I am in agreement with the points made by you above. However, I beg to make the following observation on the possibility of a pipeline from Mynmar. The proven oil and gas fields in Mynmar is around Mytilla and Mandlay. The overland pipeline alignment into India will be the best and most economic option. You may be aware that underwater pipeline is always expensive than overland pipeline. Natural gas is not the only product that can be imported from Mynmar. It is quite possible to get even crude petrolium from Mynmar into India. It is unfortunate that we always look to the West first and neglect the East.
<b>Ravish Ji :</b>

In respect of Myanmar I have only been referring to the Off Shore Gas Fields in the vicinity of Sitwe where the Indian Consortium holds a 30% Interest. In this respect there was a News Item stating that this Gas has been sold-apportioned to China. If this Gas is available to India then the Shortest and Safest Route is the Shallow Water Pipe Line.

Mandalay – Sitwe – E C Light Vessel – Kolkatta Route is about 500 KM less than Mandalay – Nowgong – Shiliguri – Kolkata (Avoiding Bangladesh Territory) Route.

Mytilla : Sorry – I cannot locate it on the Map.

IMO : You should not worry about the Indians not looking to the East. If the News Item about Myanmar having allocated the Sitwe Off Shore Gas to China is correct then I think it is inability of the Indians to negotiate sensibly – The Iranian Fiasco is a Farce when one sees the Indians negotiating a contract for LNG or Natural Gas subject to the Approval of the Iranian Parliament.

Take the case of India. The MMTC – an Indian Government Undertaking – has sold Hundreds of Millions, may be over a Billion, Tonnes of Iron Ore and there has never been a Stipulation of the Contract being subject to the Indian Parliament’s Approval.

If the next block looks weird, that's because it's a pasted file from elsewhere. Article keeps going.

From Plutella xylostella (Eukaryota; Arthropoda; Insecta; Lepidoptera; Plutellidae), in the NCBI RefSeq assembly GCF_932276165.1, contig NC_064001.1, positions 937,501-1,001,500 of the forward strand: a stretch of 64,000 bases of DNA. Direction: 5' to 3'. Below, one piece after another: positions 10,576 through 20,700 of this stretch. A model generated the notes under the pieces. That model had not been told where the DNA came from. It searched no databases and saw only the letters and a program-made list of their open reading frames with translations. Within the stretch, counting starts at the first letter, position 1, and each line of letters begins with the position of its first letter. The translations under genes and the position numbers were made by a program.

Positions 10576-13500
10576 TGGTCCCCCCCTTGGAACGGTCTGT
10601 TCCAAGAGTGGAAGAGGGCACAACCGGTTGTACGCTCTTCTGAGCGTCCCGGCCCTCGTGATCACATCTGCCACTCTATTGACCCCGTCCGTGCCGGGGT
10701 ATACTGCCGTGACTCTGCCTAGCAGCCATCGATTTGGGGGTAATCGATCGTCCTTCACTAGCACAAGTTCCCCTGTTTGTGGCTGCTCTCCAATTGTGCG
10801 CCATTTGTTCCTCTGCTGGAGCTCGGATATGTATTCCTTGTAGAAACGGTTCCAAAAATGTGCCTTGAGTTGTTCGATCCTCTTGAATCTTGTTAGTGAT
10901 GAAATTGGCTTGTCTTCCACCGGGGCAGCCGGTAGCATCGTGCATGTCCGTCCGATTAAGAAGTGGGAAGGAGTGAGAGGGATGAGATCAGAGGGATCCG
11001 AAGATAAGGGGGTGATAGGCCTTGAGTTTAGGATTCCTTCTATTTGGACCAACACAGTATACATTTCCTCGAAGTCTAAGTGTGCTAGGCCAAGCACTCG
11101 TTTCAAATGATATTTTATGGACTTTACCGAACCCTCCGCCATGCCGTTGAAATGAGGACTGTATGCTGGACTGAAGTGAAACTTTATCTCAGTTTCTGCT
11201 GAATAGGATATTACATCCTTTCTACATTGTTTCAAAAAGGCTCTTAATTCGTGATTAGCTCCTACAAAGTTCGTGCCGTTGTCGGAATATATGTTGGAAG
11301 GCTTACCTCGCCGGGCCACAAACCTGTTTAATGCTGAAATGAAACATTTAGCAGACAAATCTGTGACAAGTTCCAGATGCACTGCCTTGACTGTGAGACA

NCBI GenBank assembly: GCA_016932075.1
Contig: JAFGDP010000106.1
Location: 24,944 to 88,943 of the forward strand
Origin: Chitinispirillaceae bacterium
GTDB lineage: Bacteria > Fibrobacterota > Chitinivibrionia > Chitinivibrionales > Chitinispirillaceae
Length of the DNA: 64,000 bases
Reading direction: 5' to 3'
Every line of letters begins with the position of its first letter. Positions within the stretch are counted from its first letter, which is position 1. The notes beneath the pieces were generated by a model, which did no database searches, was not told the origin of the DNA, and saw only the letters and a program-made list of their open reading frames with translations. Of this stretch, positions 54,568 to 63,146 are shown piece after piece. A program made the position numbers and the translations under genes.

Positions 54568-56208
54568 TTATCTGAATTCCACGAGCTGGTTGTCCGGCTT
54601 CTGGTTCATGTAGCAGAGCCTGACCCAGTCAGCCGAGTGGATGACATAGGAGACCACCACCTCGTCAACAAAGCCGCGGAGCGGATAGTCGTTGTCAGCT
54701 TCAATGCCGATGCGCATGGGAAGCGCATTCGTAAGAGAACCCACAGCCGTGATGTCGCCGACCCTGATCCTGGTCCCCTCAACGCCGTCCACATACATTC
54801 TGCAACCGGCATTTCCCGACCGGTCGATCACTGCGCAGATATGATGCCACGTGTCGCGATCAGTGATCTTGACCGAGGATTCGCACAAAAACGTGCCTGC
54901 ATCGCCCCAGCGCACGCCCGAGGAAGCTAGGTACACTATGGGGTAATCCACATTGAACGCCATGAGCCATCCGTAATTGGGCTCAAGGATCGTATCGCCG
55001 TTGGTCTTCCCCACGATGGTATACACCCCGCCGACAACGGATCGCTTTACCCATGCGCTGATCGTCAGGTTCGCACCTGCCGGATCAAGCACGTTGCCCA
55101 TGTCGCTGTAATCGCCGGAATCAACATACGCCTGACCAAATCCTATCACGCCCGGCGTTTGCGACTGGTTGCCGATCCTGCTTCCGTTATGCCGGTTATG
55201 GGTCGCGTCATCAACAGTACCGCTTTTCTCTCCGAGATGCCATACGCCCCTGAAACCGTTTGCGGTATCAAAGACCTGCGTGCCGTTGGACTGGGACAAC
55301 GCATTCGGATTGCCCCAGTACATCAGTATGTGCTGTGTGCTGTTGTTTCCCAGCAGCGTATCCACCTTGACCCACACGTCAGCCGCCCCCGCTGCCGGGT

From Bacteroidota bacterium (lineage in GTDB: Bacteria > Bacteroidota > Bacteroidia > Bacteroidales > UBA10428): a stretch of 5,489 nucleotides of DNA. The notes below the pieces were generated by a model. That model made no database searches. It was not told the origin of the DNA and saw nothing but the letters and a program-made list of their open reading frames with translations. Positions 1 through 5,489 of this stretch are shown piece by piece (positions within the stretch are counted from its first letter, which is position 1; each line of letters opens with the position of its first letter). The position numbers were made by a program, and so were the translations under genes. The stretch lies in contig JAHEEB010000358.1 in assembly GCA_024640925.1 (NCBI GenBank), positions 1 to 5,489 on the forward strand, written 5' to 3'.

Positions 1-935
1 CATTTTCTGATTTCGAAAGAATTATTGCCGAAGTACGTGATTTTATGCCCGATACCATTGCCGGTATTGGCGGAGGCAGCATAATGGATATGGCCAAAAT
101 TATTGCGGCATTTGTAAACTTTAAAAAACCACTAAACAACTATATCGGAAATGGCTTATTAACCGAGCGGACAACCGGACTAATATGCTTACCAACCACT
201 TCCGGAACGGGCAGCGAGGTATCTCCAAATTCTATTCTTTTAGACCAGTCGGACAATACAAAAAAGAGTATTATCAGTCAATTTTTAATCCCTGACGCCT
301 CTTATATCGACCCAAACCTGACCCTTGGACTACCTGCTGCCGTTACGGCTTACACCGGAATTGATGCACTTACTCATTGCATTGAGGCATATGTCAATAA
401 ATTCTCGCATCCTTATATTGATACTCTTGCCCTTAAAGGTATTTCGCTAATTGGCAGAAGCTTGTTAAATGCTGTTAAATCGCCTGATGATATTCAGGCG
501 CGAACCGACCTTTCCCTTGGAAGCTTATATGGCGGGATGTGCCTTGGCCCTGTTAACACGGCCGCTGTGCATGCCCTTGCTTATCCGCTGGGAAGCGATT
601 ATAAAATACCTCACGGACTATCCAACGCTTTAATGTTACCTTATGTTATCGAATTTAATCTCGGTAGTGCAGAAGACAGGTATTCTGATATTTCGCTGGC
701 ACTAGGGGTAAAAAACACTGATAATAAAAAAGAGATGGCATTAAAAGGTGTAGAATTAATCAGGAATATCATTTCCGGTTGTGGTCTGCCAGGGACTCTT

May be you can educate me (I am not being facetious) about Sale or Purchase Negotiations being subject to an Approval of the Selling or Buying Country’s Parliament.

Regarding the Costs Comparison between Land and Shallow Water Pipe Lines : If the Land Pipe Line is 500 KM longer than a Sea + Land Pipe line in respect of Mandalay – Kolkata then I think the Shorter Land + Marine Pipe Line should cost the same as the Longer Land Only Pipe Line.

Let us watch with interest the Myanmar Government allocating the Sitwe Off Shore Natural Gas to India first before we can discuss its Logistic Details.

I would agree with you that India should also import Oil from Myanmar - of course it being subject to Myanmar willing to sell its Oil to India.

Cheers <!--emo&:beer--><img src='style_emoticons/<#EMO_DIR#>/cheers.gif' border='0' style='vertical-align:middle' alt='cheers.gif' /><!--endemo-->
<b>Ravish Ji :</b>

Here is an Interesting Article :

<b>India spreads its net for gas, any gas</b>

NEW DELHI - While efforts are under way to seal nuclear deals with the US and France to generate electricity, India's efforts to tie up gas resources as another alternative to fossil fuels have gathered momentum.

<b>Following the decision by Myanmar to supply gas to China, India is now making swift maneuvers to ensure that the US$1 billion Myanmar-Bangladesh-India (MBI) gas pipeline materializes.</b> And significantly, India has virtually decided to join the US-backedTurkmenistan-Afghanistan-Pakistan (TAP) pipeline, in part because of the geopolitical difficulties involved in the $7 billion Iran-Pakistan-India (IPI) pipeline that Washington opposes.